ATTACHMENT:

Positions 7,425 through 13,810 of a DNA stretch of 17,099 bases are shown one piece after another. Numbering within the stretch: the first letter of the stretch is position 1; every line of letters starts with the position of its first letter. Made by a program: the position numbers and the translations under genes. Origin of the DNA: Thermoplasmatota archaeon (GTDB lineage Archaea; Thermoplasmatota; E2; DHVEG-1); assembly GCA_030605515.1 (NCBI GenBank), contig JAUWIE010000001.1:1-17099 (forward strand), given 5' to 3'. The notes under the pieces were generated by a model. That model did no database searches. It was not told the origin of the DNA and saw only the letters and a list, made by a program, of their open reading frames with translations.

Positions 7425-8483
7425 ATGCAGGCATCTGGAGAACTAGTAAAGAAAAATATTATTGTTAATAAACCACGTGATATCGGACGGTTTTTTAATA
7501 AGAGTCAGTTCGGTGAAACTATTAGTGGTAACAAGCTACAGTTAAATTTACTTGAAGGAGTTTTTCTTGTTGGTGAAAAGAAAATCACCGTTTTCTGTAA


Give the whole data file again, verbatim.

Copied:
Positions 7,425 through 13,810 of a DNA stretch of 17,099 bases are shown one piece after another. Numbering within the stretch: the first letter of the stretch is position 1; every line of letters starts with the position of its first letter. Made by a program: the position numbers and the translations under genes. Origin of the DNA: Thermoplasmatota archaeon (GTDB lineage Archaea; Thermoplasmatota; E2; DHVEG-1); assembly GCA_030605515.1 (NCBI GenBank), contig JAUWIE010000001.1:1-17099 (forward strand), given 5' to 3'. The notes under the pieces were generated by a model. That model did no database searches. It was not told the origin of the DNA and saw only the letters and a list, made by a program, of their open reading frames with translations.

Positions 7425-8483
7425 ATGCAGGCATCTGGAGAACTAGTAAAGAAAAATATTATTGTTAATAAACCACGTGATATCGGACGGTTTTTTAATA
7501 AGAGTCAGTTCGGTGAAACTATTAGTGGTAACAAGCTACAGTTAAATTTACTTGAAGGAGTTTTTCTTGTTGGTGAAAAGAAAATCACCGTTTTCTGTAA